KidSpirit

The Beauty of Earth: A Review Of Nature Anatomy

NatureMedia

Throughout my education I have sat through many dull biology classes, half listening to my teacher lecture about taxonomy. Even so, I have always been curious about the names and details of interesting plants I see walking along a street, or in a park.

Thus, going off of my small knowledge from school and interest in flowers, I was nervous to read what at first seemed like an encyclopedia of Prospect Park. I was quickly proved wrong when I read past the first few pages of Julia Rothman's book, Nature Anatomy. Through seven chapters I learned about mammals, insects, mountains, trees and much more. As a visual learner, seeing Julia's art really helped me to retain the information I was learning. Besides descriptions of sketches and some brief writing, most of the book is full of colorful drawings, diagrams, and dissections.

Ms. Rothman is an artist who illustrates and designs patterns for numerous magazines, books, and newspapers amongst other things in New York City. Along with Nature Anatomy, Julia has also written and illustrated Farm Anatomy and Food Anatomy, all books I look forward to reading! With the help of a friend, John Neikrasz, Julia writes and draws about the most basic aspects of nature that our society seems to be taking for granted. Whether it's the common earthworm, the anatomy of a leaf, or types of squirrels, Julia brings nature to life through an interactive experience on the page.

As an aspiring artist myself, this book was really fun to read. Nature Anatomy is the perfect mix of a sketchbook and a scientific guide. Julia also goes above and beyond by including some recipes that use the greenery she writes about. The guide also gives fun art ideas like painting landscapes and printing patterns of leaves. One of my personal favorites were step-by-step instructions on how to make homemade face masks out of dried kelp, aloe vera, and banana. Each chapter in the book covers some different aspects of nature. My favorite chapter was “Come Close,” where the reader takes a magnified look at the many insects and small plants that are rarely noticed. The chapter includes many annotated diagrams and some beautiful art of butterflies and flowers.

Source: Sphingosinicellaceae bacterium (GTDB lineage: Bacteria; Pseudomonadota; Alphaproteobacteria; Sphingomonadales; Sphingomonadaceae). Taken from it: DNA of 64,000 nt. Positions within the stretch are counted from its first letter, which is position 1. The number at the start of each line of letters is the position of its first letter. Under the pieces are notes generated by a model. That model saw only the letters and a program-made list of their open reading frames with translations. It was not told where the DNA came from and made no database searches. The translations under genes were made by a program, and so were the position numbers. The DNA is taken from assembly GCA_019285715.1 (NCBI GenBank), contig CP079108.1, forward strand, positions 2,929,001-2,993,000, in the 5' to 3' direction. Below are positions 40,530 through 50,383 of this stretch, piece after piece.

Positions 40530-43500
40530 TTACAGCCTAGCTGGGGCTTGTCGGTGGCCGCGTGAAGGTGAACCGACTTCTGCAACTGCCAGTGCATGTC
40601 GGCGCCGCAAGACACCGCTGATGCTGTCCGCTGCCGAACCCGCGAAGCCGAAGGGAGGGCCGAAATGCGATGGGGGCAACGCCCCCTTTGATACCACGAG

Near the middle of the book, there are two consecutive pages full of colorful butterflies that I loved! “Take a Hike” is another chapter that was very interesting. It focuses on trees, mosses, leaves, and my favorite...mushrooms! Aside from these chapters, there were many specific diagrams that really stood out to me. The anatomy of the jellyfish was really fun to look at because of how much their biology differed from the other organisms explored.

While reading the book, I found myself frustrated and confused by the topics Julia chose to explore, versus the topics that weren't. From reading the generally encompassing title, “Nature Anatomy,” I expected a broader range of living things. I was excited to read about my favorite animals in the oceans. However, some species, such as insects, were over-explored compared to marine life, which only occupied a short chapter in the book. Another, though smaller, complaint was the font in which Julia used to write much of the book. Despite its aesthetics, the script was very challenging to read.

Lastly, I don't think this book has an intended audience. In fact, it would be enjoyed by cooks, artists, scientists, and writers of all different ages! Though, as a tool for learning outside the classroom, I believe visual learners would most benefit from reading this book. I rate Nature Anatomy​ four out of five stars and definitely recommend it to creative minds of all ages!

Jaden Flach is 15 years old and lives in Brooklyn, New York. Art might be her favorite thing in this world. Painting is her escape from reality, and she hopes you enjoy her paintings as much as she enjoys creating them.

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